Roughly 200,000 homes in West Virginia that do not have adequate access to high-speed internet may now be getting some help through a new state broadband initiative that boasts over $1 billion in project funding.
On Wednesday, Oct. 20, the West Virginia Press Association held a roundtable discussion with Gov. Jim Justice and representatives from the West Virginia Department of Economic Development including Secretary Mitch Carmichael; Director Kelly Collins Workman; Broadband and Economic Development Specialist Vic Sprouse and GIS Coordinator Jamie Hoffman to discuss this new initiative.
Even before the coronavirus pandemic forced many of us to work from home and kept children out of school, state officials and citizen leaders were discussing ways to get high-speed internet into the hills and over the mountains of our state.
The high cost of creating broadband infrastructure prevented much of this from happening. Now, however, Justice has announced that the state will be using $236 million from the state broadband initiative, $362 million in Federal Communications Commission funding and $120 million from other state and federal sources to finally get this infrastructure built. These funds are expected to be allocated by fall 2022 and will be managed through the newly created Broadband Development Fund, which completed legislation as House Bill 339 during the special legislative session.
One of the main topics of the roundtable discussion centered around inaccurate Federal Communications Commission (FCC) internet availability maps. These maps, which have historically relied upon internet provider coverage information and census block-style address information, often state that a location has internet access when it does not. This has prevented the state from receiving much-needed federal funding for broadband development. Therefore, one of the first goals of the new state initiative has been ensuring that every address is correctly identified as having no internet access or inadequate internet access (identified as having download speeds of less than 25 mbps and upload speeds of less than 3 mbps).
The mapping process has been ongoing for about two years and is coming close to completion, according to Hoffman. Additionally, the state has been asking residents to complete a speed test at broadband.wv.gov to accurately pinpoint locations that are underserved.
“The core issue with broadband mapping before we began our comment period stemmed from the FCC and their over- exaggeration on who’s served and who’s not served,” Hoffman said.
Workman added that the state has moved from generalized census-block data to address level data to create an accurate map of West Virginia homes without internet access. To do that, she said they have been utilizing the E-911 address database and asking for additional carrier information when needed.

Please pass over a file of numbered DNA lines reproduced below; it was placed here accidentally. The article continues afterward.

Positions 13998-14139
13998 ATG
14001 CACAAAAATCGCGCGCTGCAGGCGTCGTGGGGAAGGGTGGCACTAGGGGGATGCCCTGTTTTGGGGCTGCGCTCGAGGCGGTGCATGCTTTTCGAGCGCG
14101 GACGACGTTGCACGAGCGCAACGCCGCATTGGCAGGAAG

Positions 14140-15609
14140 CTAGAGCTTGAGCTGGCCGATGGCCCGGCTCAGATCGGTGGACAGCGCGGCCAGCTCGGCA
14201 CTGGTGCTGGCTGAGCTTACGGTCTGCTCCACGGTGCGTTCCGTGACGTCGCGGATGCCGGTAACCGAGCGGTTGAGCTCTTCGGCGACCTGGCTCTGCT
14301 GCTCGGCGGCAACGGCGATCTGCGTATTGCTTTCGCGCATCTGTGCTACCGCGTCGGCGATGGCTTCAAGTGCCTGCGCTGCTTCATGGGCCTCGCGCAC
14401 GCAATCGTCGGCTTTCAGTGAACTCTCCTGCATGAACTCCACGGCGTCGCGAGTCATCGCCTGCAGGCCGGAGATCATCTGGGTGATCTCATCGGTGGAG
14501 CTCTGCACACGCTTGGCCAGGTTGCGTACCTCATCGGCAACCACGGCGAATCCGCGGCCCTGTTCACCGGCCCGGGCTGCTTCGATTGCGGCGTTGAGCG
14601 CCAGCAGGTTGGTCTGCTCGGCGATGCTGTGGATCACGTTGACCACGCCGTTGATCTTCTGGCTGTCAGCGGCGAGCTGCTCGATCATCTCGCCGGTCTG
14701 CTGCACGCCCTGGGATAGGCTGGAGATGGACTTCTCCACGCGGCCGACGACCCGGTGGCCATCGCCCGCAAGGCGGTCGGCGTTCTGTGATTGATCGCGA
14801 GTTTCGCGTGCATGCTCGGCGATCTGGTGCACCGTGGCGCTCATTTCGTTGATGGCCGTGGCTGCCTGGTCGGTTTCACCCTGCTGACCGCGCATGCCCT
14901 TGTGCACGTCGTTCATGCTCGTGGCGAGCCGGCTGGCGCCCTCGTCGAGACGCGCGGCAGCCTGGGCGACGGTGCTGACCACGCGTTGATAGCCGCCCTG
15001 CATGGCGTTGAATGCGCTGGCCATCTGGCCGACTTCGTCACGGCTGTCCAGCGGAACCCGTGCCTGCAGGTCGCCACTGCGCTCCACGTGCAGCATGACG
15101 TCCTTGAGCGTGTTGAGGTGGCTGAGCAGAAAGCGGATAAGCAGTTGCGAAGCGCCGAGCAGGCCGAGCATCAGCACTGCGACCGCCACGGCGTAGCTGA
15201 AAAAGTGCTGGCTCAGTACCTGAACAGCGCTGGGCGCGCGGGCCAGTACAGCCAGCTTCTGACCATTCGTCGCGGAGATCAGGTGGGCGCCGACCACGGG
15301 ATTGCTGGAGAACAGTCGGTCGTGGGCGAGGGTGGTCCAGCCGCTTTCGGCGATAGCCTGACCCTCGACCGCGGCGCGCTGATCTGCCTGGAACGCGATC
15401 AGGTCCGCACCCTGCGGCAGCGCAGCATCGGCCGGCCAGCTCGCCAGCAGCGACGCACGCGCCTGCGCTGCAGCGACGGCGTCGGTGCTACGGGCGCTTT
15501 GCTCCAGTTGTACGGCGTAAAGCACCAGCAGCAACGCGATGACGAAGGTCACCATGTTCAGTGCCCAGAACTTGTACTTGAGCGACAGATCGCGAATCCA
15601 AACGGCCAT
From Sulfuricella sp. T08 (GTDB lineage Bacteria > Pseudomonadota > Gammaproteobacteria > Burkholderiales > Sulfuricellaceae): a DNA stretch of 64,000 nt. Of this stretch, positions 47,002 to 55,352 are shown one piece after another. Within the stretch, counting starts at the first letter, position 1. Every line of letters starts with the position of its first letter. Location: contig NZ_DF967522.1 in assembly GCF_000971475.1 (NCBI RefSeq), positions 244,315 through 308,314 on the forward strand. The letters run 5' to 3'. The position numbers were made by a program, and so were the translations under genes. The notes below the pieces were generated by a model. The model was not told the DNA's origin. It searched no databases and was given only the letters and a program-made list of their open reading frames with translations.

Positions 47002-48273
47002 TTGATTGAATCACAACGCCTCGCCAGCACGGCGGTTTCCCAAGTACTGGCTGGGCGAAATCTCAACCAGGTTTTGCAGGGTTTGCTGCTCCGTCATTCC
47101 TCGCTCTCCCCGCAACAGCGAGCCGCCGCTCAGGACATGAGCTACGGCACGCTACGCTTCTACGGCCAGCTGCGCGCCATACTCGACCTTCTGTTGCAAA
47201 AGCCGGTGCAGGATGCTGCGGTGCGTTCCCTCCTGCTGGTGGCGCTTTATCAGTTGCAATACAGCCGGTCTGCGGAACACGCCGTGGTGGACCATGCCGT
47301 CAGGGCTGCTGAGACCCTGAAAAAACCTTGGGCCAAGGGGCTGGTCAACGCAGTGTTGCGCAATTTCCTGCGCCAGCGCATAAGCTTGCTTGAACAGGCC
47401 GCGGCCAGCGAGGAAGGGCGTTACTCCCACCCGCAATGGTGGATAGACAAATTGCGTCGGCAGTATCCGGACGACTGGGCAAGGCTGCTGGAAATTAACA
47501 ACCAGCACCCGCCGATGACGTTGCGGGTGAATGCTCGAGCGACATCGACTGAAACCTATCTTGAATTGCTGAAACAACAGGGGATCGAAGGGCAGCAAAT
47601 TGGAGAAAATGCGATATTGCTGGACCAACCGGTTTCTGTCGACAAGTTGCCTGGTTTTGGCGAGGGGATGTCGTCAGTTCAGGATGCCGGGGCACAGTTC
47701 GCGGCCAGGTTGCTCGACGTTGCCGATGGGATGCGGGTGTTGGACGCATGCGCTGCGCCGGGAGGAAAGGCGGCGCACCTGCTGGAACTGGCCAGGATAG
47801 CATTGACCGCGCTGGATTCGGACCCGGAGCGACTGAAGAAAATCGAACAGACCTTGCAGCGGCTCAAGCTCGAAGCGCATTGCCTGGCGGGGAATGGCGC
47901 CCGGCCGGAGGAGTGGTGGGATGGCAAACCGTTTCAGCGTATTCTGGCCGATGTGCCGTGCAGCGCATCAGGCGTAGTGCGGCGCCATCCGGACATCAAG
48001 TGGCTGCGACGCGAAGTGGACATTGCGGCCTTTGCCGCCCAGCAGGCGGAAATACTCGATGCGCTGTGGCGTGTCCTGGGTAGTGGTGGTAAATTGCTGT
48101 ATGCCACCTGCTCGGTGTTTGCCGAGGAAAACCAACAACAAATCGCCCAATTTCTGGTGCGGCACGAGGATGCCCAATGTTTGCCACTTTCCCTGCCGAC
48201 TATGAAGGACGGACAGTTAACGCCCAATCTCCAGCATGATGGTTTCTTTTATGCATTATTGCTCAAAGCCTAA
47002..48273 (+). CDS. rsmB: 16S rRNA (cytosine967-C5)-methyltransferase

Justice then said that he wanted to explain the initiative to make it understandable.
“Where we are today is a mess unbelievable,” Justice said. “That’s all there is to it. Just a flat mess. Any way you cut it—a mess.” He then said that he was told in order to fix the mess, a lot of money needed to be invested into infrastructure.
“Now, we’ve put real money into it and we’re gonna make it from a mess to much, much, much better,” Justice said. “After we make it much, much better, if there is anybody that we’ve left out, we are gonna have to come back and put a few more bucks into it, and we are going to have to get them too. That’s the whole plan.”
According to information provided in a press release from the governor’s office, primary funding sources for the initiative have been described as follows:
-The FCC Rural Digital Opportunity Fund (RDOF)
This program offers competitive grant funding to internet service providers who extend infrastructure to unserved areas of the state.
-The West Virginia State Broadband Initiative
This initiative will use American Rescue Plan Act (ARPA) and state-budget funding to create four competitive award programs for broadband projects including the Line Extension Advancement and Development (LEAD) program, the GigReady Initiative, the Major Broadband Project Strategies (MBPS) and the Wireless Internet Networks (WIN) program.
The LEAD program will award competitive grants to internet service providers to expand existing fiber and cable networks throughout the state. The GigReady Initiative will provide matching state funds for local governments that develop projects to pool their broadband investments. The MBPS program focuses on large-scale multi-county projects that require additional resources to achieve rapid implementation. The WIN program will use $10 million in state general revenue funds to expand and improve existing wireless internet networks.
-Other federal and state funding sources
Other existing funding sources, primarily federal, are expected to contribute at least $120 million to broadband development in West Virginia over the next five years. These include the Federal Communications Commission, the United States Department of Agriculture, the Appalachian Regional Commission, and the National Telecommunications and Information Administration.
In response to a question during the roundtable discussion that this funding actually goes toward helping those who have no high-speed internet access, instead of going into areas that already have it as has happened in the past, Carmichael assured that the funds will only be used to provide high-speed internet access to those who do not have it.
“Along the way, we will stub our toe somewhere,” Justice added. “This mapping is so complex and so difficult it’s unbelievable.” He stated that he hopes residents will hear the message and that ultimately “we will be so right because this is dollars for the underserved . . . but overwhelmingly we are gonna knock it out of the park right now.”
For more information, visit wv.broadband.gov.